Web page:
Over the last century Doctors and Scientists have been focused on extending the human lifespan. And it would be fair to say their time has been well spent.
Since 1890 life expectancy in Australia has risen from 49 years to 82.5 years.
This incredible improvement is largely thanks to advancements in treating infectious diseases. Things like flu, measles and tuberculosis. These types of problems had been holding back our average life expectancy for centuries.
While we can and should celebrate this success, there is always work to be done.
Because by extending the human lifespan we appear to have uncovered a new type of problem. A problem that did not affect humans 100 years ago.
What Is A Healthspan?
For the average human living today, there is around a 60% chance they will die from a chronic disease.
There are many definitions of chronic disease but largely these are conditions which might be considered preventable. Heart disease, stroke, diabetes and obesity all fall under this definition.
The chronic nature of these conditions means that their ill effects can be drawn out over many years.
So, while our average life expectancy might be growing, we are spending so much time feeling unwell that our additional years are not being enjoyed.
On average we spend the last 9 years of our lives just surviving. This is according to the WHO, based on the global average lifespan of 72 years.
That means we are only healthy for 63 years. It is only during these healthy years that we have the physical ability and mental capacity to do everything we want with our lives.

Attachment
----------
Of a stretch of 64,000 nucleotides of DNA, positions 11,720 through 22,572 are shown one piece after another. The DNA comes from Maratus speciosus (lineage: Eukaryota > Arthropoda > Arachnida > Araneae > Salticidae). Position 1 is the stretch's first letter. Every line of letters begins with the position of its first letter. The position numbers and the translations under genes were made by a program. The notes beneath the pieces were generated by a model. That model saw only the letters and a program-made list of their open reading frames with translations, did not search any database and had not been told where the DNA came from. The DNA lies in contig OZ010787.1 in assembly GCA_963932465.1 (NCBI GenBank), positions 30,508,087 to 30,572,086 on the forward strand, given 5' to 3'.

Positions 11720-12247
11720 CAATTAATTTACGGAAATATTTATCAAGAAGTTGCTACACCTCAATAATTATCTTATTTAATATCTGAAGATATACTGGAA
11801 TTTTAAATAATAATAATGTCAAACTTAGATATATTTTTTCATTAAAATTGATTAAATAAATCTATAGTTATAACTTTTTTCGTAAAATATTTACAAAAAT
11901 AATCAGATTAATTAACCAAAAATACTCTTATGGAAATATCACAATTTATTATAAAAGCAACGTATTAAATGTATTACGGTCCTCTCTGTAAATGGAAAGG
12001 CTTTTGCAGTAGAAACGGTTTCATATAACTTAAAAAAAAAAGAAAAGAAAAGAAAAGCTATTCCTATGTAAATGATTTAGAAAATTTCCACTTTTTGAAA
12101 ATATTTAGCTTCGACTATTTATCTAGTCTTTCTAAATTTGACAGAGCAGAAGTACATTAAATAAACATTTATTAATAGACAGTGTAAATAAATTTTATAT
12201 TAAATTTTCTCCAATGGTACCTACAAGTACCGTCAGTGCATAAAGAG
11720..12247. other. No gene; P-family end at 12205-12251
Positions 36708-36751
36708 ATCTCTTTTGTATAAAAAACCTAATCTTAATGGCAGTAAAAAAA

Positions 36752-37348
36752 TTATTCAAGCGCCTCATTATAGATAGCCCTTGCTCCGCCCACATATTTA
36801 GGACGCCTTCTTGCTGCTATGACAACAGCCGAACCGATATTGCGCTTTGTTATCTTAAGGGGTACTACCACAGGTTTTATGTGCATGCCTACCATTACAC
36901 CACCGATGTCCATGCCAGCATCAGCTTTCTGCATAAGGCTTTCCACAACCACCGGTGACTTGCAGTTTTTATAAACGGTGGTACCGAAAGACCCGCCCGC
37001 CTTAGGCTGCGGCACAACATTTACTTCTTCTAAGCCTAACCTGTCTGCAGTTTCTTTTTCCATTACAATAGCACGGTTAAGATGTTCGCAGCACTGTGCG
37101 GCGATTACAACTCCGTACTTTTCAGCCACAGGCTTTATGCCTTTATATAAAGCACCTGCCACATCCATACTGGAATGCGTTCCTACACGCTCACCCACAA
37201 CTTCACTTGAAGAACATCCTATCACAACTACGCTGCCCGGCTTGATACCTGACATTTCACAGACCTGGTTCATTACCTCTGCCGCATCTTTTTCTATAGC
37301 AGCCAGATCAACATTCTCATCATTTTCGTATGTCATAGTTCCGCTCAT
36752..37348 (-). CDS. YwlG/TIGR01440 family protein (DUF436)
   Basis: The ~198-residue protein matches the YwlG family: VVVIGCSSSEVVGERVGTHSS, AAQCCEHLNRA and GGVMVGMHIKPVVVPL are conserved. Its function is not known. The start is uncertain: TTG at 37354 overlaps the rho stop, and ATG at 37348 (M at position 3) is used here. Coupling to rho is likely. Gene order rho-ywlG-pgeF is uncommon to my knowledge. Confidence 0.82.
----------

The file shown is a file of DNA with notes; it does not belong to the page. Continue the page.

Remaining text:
This time spent healthy, or at least not suffering, can be considered your healthspan.
Healthspan vs Lifespan
Interestingly healthspan may not increase directly with lifespan.
Statistics from the US show the national average healthspan is around 63 years. Roughly the same as the global figure presented by the WHO.
But the US average lifespan is much longer, around 79 years. So, rather than just 9 years of suffering, an average American is suffering for 16 years.
Let’s be clear, these statistics are based on different definitions of healthspan. Thus it’s impossible to draw any conclusions.
But it might not be unreasonable to suggest that although our average lifespan has been increasing, our relative healthspan may be decreasing.
That’s not to say living in the 1890s was 49 years of perfect health. I know when I would rather have been born.
But rather than accept that chronic disease is the burden of the modern healthspan, should we not tackle this problem like we did infectious disease?
Can we continue extending the average lifespan but also reduce the growing gap to our healthspan?
How To Extend Your Healthspan
The obvious question then is: how can we extend our healthspan? How do we get more time to do the things we want to do?
Fortunately, while we don’t always have control over our lifespan, we already have the ability and tools to influence our healthspan.
As the medical system continues to make amazing advancements in extending the average lifespan, there is one tried and true method to extend our healthspan.
It’s our lifestyle.
Healthspan is dictated by chronic disease, and the most common risk factor for chronic disease is lifestyle.
The not-so-secret system for extending your healthspan is living a healthy lifestyle.